Several readers have brought to my attention a Rules incident concerning South African, Branden Grace, at the recent 2015 WGC HSBC Champions in China. Apparently, the TV commentators were confused as to why he was permitted to take a free drop when his natural stance for a stroke meant that he had to place one foot inside a bunker to play his ball lying just outside of the bunker. The explanation is that one foot of his stance would have been on, or touching, an exposed bunker liner (which is an immovable obstruction). As his ball was lying outside of the bunker, he was correctly permitted to take relief without penalty from the interference, under Rule 24-2. So he dropped his ball outside of the bunker within one club-length of the nearest point of relief that avoided the interference from the bunker liner, not nearer the hole and not in the bunker. Of course, if his ball had been in the bunker, he would still have been entitled to take relief, but would have had to drop his ball in the bunker. There may be readers that have not come across artificial bunker liners, so I have included the photo of one being installed. Of course, the question that one might ask, is why a course hosting an important international golf tournament has a bunker with an exposed liner?
LPGA Players Miss Their Start Time
Four LPGA stars missed their tee time last Saturday at the Lorena Ochoa Invitational in Mexico City. Carlota Ciganda, Suzann Pettersen, Angela Stanford and Minjee Lee all left their Mexico City hotel on their short journey to Club de Golf Mexico, for the third round of the 36-player event, in a shuttle bus provided by the tournament organisers. However, due to heavy Mexico City traffic and road works, the shuttle driver, chose to take a detour. Unfortunately, that decision turned what should have been a 20-minute ride into a two-hour ordeal, resulting in the four players missing their tee times and other groups due to start behind them being delayed.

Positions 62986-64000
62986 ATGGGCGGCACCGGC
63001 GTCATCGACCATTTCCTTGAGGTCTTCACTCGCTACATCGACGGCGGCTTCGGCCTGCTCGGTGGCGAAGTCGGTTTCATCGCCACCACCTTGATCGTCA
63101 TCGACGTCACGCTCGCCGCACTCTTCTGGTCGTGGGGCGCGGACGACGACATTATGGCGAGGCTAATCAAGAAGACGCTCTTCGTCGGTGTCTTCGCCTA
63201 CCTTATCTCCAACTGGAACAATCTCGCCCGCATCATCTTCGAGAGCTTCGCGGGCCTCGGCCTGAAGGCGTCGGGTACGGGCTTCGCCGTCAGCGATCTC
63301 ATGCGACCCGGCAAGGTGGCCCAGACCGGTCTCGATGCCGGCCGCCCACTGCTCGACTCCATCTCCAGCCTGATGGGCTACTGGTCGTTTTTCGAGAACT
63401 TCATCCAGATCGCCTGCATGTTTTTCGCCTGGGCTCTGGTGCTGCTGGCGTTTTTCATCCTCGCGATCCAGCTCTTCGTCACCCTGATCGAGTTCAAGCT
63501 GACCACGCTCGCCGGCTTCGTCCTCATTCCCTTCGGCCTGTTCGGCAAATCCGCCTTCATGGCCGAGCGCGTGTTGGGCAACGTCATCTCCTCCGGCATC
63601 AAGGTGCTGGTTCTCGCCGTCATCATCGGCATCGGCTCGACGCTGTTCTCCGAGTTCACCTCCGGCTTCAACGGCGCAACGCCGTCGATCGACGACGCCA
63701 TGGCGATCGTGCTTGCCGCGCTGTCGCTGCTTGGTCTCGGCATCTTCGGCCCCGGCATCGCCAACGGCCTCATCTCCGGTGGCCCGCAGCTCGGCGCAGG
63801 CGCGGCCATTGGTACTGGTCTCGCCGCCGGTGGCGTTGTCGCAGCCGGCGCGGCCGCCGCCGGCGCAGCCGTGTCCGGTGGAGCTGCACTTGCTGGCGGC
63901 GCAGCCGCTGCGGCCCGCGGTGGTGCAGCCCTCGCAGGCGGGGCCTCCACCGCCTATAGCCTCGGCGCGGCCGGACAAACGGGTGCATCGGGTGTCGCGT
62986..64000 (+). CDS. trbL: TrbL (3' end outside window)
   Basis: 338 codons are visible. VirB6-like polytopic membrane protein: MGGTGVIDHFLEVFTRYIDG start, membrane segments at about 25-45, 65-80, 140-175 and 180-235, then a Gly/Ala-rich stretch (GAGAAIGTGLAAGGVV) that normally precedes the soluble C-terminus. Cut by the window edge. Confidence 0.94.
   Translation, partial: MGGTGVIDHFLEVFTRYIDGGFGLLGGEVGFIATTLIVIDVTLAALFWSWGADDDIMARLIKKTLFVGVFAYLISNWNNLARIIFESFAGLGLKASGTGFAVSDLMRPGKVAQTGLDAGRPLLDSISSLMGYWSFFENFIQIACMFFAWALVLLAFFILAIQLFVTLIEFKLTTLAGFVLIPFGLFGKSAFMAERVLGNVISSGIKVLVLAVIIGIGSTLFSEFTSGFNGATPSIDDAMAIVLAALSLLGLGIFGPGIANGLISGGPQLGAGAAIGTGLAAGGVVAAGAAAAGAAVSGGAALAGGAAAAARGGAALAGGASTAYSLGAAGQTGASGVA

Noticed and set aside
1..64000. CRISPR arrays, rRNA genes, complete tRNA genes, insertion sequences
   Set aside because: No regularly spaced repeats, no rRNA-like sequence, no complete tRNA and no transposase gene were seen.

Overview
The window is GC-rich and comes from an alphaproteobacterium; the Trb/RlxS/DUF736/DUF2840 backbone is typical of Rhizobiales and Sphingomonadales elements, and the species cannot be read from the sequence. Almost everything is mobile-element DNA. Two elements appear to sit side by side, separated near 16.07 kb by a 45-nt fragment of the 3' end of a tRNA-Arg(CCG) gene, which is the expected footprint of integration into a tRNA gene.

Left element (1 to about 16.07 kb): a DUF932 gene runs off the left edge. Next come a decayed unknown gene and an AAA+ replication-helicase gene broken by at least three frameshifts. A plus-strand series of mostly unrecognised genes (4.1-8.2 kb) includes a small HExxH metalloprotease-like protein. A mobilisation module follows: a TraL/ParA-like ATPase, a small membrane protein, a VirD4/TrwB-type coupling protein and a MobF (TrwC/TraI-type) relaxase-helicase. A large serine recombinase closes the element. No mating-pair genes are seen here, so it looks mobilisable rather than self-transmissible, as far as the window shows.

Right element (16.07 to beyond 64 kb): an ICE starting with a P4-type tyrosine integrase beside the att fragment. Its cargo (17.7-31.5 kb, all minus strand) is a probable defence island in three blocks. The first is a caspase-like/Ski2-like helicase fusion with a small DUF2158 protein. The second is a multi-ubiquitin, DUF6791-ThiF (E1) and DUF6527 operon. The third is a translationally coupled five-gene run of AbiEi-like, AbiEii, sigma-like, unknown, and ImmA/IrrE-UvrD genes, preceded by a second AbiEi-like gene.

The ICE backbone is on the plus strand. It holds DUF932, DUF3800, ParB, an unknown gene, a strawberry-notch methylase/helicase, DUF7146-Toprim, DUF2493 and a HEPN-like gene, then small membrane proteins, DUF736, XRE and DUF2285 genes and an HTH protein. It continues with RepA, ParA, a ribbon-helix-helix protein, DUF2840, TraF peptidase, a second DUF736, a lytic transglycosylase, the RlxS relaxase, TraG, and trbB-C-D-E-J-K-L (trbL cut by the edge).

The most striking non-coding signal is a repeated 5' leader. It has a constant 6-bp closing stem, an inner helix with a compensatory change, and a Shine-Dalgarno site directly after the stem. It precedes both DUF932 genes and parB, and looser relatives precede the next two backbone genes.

Quite rightly, the LPGA decided that the situation was wholly out of the control of the players, and did not disqualify them under Rule 6-3a, which states;
The player must start at the time established by the Committee.In stroke play, the penalty for a breach of Rule 6-3 is as follows;
If the player arrives at her starting point, ready to play, within five minutes after her starting time, the penalty for failure to start on time is loss of the first hole in match play or two strokes at the first hole in stroke play. Otherwise, the penalty for breach of this Rule is disqualification.However, the Committee was able to justify the waiving of any penalty by resorting to the Exception to Rule 6-3;
Where the Committee determines that exceptional circumstances have prevented a player from starting on time, there is no penalty.Interestingly, Decision 6-3a/1.5 suggests that heavy traffic resulting in the journey to the course taking longer than expected is not a sufficiently exceptional circumstance to avoid disqualification. In this case the fact that the transport was being organised by tournament organisers meant that it was outside the control of the players and they were permitted to tee-off late.
Of the four players only Ciganda seemed to put the episode behind her once out on the course, shooting 69, compared to Stanford’s 76, Pettersen’s 75 and Lee’s 73.
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